Saturday, 18 June 2016

The Graveyard of the Hesperides by Lindsey Davis: reviewed by Karen Bush

Apologies once again for the decidedly dodgy photograph, but I'm too busy to faff around looking for images, cropping, copying, pasting and all that faff - I'm really busy writing, reading and editing at the moment and this is the quickest as well as the laziest way to do it.
      Right, apologies out of the way, and on to the book itself. Like a lot of other Falco fans I was sad when the series came to its inevitable end ... I pounced on the Falco companion, and loved the novella about his adopted son which appeared as an ebook (note to self - review it later) But I was a bit anxious when the first Flavia Albia book came out. Would it be as good as the Falco books? Would I be disappointed?
      I jumped on it when it first arrived, and reckoned that it was not dissimilar to the first Falco book, The Silver Pigs: good enough to make you want to read the next in the series, but not, perhaps, likely to be your favourite one. But you have to start somewhere in introducing a new series and setting the scene: for those familiar with the Falco novels, this is set several years after Flavia Albia fled his house and set up in his old abode at Fountain Court as an informer.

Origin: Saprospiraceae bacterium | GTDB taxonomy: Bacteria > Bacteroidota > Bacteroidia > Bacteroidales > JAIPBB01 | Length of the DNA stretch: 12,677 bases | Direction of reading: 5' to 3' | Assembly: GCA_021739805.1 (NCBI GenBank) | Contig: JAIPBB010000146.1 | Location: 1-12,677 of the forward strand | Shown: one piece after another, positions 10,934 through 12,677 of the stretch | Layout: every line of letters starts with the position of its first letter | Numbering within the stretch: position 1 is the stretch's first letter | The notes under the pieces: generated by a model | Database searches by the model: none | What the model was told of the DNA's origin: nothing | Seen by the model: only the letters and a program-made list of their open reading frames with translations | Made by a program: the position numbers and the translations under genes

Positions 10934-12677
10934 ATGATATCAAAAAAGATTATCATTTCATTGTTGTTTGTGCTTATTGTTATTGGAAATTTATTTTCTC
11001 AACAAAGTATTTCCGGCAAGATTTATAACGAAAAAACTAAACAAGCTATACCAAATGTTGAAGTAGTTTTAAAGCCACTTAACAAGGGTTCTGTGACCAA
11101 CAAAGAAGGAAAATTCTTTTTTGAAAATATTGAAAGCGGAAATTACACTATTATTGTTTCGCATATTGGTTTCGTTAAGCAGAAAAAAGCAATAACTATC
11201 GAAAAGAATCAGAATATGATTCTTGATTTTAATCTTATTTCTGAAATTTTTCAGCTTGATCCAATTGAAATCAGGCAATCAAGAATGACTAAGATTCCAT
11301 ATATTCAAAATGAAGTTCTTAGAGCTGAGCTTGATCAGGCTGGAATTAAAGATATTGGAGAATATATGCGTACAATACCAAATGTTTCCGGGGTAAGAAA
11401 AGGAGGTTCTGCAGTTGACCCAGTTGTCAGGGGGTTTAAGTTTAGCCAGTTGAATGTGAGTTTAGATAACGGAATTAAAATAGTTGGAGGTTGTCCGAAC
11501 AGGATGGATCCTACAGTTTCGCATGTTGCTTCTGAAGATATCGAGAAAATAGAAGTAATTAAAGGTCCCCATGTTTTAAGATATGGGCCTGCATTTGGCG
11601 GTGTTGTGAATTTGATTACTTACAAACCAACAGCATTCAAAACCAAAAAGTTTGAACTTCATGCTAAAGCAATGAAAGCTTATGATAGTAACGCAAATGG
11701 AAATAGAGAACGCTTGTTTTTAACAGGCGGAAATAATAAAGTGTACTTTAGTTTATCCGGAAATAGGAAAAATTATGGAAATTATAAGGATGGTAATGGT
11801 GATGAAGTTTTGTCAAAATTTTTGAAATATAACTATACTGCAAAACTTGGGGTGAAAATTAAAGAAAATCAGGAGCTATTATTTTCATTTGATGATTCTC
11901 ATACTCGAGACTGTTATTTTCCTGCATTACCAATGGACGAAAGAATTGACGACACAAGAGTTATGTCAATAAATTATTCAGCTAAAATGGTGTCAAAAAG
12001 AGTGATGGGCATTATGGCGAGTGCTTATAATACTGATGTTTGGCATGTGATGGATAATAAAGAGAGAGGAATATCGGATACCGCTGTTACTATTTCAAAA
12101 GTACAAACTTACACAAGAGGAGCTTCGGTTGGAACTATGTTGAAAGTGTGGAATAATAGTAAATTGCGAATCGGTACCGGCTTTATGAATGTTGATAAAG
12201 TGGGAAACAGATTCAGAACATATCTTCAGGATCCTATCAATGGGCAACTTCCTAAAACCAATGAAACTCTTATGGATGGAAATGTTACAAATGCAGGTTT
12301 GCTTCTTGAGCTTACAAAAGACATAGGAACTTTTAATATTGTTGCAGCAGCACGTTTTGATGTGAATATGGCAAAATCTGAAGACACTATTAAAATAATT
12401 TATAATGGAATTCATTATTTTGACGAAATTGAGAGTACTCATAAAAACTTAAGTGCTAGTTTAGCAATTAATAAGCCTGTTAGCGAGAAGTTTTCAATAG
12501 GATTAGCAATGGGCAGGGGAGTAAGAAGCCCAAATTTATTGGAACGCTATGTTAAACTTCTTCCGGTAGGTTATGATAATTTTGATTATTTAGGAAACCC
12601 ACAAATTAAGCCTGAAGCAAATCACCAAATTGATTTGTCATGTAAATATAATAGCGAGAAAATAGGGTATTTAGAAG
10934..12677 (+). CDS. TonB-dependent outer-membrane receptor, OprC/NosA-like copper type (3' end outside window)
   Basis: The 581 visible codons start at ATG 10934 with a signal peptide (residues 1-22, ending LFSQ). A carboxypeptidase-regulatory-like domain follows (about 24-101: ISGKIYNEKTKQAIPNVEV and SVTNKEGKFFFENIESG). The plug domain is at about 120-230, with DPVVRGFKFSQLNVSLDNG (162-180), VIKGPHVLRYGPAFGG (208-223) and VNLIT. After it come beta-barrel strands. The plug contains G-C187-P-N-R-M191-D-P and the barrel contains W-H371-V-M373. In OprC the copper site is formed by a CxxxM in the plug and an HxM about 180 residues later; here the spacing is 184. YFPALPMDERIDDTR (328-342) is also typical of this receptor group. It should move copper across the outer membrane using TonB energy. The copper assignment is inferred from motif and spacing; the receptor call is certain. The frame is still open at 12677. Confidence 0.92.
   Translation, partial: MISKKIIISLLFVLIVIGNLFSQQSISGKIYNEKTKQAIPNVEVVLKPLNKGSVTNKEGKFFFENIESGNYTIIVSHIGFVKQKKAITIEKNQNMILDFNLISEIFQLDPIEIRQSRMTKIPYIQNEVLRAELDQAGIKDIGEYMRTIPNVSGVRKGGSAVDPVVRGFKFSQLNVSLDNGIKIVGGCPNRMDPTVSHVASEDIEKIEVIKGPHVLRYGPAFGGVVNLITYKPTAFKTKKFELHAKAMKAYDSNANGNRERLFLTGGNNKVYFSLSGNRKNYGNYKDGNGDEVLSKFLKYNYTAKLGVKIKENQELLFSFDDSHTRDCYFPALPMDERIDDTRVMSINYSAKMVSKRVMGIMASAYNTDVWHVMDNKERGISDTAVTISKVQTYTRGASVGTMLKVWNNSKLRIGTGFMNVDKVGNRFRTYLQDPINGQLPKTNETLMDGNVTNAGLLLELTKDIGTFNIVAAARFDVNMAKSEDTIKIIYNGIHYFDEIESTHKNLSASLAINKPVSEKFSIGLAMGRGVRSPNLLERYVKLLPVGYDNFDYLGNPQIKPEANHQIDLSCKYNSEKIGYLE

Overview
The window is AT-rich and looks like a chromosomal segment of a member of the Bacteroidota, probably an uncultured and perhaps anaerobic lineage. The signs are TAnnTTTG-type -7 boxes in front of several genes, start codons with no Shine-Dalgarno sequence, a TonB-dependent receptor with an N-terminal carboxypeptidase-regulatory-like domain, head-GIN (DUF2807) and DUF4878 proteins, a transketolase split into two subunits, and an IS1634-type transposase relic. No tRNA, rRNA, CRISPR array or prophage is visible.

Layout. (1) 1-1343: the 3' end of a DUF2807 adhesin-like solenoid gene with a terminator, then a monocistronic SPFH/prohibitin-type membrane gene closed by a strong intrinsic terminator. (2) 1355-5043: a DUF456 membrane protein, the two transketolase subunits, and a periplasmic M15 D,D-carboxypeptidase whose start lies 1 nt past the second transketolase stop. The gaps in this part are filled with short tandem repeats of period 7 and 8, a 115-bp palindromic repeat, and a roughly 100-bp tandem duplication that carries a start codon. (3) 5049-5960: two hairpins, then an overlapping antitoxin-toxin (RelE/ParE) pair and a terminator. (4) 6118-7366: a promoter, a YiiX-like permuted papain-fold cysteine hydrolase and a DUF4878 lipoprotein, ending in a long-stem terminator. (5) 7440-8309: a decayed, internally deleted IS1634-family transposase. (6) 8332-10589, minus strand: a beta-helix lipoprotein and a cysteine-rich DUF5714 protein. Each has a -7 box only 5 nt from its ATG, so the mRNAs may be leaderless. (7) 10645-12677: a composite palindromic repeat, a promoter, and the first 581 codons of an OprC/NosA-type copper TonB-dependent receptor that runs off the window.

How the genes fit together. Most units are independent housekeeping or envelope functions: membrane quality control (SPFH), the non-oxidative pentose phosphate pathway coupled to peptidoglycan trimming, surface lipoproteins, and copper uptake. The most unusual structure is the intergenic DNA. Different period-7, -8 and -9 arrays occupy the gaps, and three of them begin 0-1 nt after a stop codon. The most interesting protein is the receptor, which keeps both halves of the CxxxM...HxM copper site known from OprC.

This is now Lindsey Davis' fourth Flavia Albia book; each has got better, and now in this latest, she has finally hit the same winning form that she had with Falco. The humour that was always in evidence with Falco has resurfaced fully again: and although we are given more glimpses of Falco's family life than in previous books, it is our heroine and her betrothed that really grabs our interest now - we still love Falco and his bonkers family, but now we love the prickly Flavia too. And yes, in this book, Flavia is to be married - not her idea, but that of her intended, Manlius Faustus. The characters and their interaction are of course, what lifts Lindsey Davis' books above the mere 'crime solving in a different century' genre: they have meticulous research, the crimes all sound feasible as do their solutions, but above all, they are character driven. They feel real, you care about them, and you want to know more about them.
     It's a great read - don't be afraid to jump straight into it even if you haven't read the others, as all is explained sufficiently if you don't know the background - and there is a completely unexpected, totally appropriate and explosive grand finale. Loved it. More, please!